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1,203 More Antarctic Meteorites Bound for Study

Left: Antarctic view from Mt. Ward across blue ice by Bill Satterwhite/ANSMET 2010-2011. Right: Photo of Rhiannon Mayne with meteorite on the ice/ANSMET 2010=2011.
This report celebrates the return of the ANSMET expedition team from Antarctica. ANSMET, Antarctic Search for Meteorites, is a U.S.-funded cooperative effort among the National Science Foundation (NSF-Office of Polar Programs), NASA, and the Smithsonian Institution. NSF provides support for field research and collection. NASA and the Smithsonian Institution share the responsibilities of classifying, storing, and distributing Antarctic meteorites to researchers around the globe. All three agencies sponsor research on these valuable specimens.

ANSMET collection efforts in the past 34 years have recovered about 18,000 meteorite samples, and this season's team adds another 1,203 that are now being shipped frozen to NASA Johnson Space Center for unpacking and initial inspection. Time on the polar plateau for the ANSMET team members runs roughly the months of December and January; with the leader and mountaineers spending additional time in Antarctica in November finalizing preparations. Their short, austral summertime fieldwork yielded great results.

We welcome home the 2010-2011 expedition, which consisted of two teams whose members lived in Scott tents in remote camps and conducted searches on snowmobiles or on foot traverses. The systematic-search team was responsible for the full-scale systematic meteorite recovery from icefields in the Dominion Range near Davis Nunataks-Mt. Ward in the central Transantarctic Mountains. These icefields lie about half way between McMurdo Station and the South Pole. The Reconnaissance team was a mobile party dedicated to exploring previously unvisited sites to investigate any meteorite concentrations, collect when possible, and assess the potential for future systematic searches.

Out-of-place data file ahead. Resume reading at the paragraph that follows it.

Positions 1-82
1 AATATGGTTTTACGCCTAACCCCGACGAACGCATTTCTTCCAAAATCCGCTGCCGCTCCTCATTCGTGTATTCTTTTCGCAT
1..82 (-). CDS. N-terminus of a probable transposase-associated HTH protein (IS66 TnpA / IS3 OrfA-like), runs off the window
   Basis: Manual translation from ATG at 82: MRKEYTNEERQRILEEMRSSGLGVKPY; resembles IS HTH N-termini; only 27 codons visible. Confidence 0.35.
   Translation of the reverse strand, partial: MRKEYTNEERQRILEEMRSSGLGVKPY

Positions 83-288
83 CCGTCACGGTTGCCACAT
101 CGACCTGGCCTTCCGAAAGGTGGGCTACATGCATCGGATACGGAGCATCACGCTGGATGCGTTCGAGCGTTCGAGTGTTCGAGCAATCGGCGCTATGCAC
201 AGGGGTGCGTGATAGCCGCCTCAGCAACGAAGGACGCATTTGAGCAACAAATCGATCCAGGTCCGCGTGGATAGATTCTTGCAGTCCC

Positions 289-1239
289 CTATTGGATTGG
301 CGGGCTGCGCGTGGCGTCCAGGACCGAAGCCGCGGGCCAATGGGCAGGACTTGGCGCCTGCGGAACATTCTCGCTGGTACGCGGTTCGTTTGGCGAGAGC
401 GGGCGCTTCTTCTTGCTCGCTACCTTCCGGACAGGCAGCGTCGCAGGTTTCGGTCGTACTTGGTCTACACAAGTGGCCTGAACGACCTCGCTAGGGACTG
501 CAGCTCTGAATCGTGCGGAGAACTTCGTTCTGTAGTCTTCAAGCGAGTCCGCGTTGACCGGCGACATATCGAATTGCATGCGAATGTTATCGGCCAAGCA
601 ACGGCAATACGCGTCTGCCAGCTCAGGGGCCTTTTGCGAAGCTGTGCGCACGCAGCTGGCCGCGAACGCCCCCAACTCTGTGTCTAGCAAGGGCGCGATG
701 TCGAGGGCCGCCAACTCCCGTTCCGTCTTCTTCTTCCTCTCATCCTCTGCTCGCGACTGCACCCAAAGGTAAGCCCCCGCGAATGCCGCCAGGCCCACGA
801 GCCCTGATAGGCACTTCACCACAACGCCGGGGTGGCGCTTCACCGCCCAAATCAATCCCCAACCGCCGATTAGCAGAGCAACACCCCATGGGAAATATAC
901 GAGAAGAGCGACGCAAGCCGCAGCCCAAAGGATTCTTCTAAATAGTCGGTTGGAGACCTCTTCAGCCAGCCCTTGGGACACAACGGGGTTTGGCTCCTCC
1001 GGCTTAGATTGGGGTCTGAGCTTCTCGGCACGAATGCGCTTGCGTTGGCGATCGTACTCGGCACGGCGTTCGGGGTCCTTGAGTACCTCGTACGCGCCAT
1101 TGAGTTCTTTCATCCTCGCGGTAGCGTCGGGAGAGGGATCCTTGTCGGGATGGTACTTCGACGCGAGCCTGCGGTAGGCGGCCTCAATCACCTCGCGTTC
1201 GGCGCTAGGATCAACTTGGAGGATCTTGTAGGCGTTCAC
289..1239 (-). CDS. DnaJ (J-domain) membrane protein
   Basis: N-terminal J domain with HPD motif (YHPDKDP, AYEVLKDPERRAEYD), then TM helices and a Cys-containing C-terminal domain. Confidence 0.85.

2010-2011 ANSMET Team Members
Systematic Search Reconnaissance
Ralph Harvey*, Principal Investigator of ANSMET, Case Western Reserve University, Ohio John Schutt*, Science lead and safety officer of ANSMET, Blaine, Washington
Jim Karner*, Post-Doctoral Researcher of ANSMET, Case Western Reserve University, Ohio Steve Ballou, Beloit College, Wisconsin
Shaun Norman*, safety officer, Twizel, New Zealand Melissa Lane, Planetary Science Institute, Arizona
Joe Boesenberg*, American Museum of Natural History, New York Serena Aunon, NASA Johnson Space Center, Texas
Ray Jawardhana, University of Toronto, Toronto  
Inge Loes Ten Kate, NASA Goddard Space Flight Center, Maryland  
Ryan Zeigler, Washington University in St. Louis, Missouri  
Bill Satterwhite, NASA Johnson Space Center, Texas  
Rhiannon Mayne, Texas Christian University, Texas (pictured above)

Veterans of previous seasons are marked with an asterisk(*).

All ANSMET teams travel through Christchurch, New Zealand, which is the home of the official Antarctic Clothing Distribution Center for extreme cold weather gear and the departure airport for flights to McMurdo Station, Antarctica. Our hearts and thoughts go to the people of Christchurch who are recovering from the February 22, 2011 earthquake.

pdf link, 1,203 More Antarctic Meteorites Bound for Study (pdf version)

For more information see: The ANSMET website, the 2010-2011 ANSMET team blog, the February 2011 Antarctic Meteorite Newsletter, and the PSRD articles Meteorites on Ice and Searching Antarctic Ice for Meteorites.

Added March, 2015: NEW BOOK: 35 Seasons of U.S. Antarctic Meteorites (1976-2010): A Pictorial Guide to the Collection, edited by K. Righter, C. Corrigan, T. McCoy, and R. Harvey, American Geophysical Union and John Wiley & Sons, Inc., December 2014, 320 pages.

Written by Linda Martel, Hawai'i Institute of Geophysics and Planetology, for PSRD.

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February 2011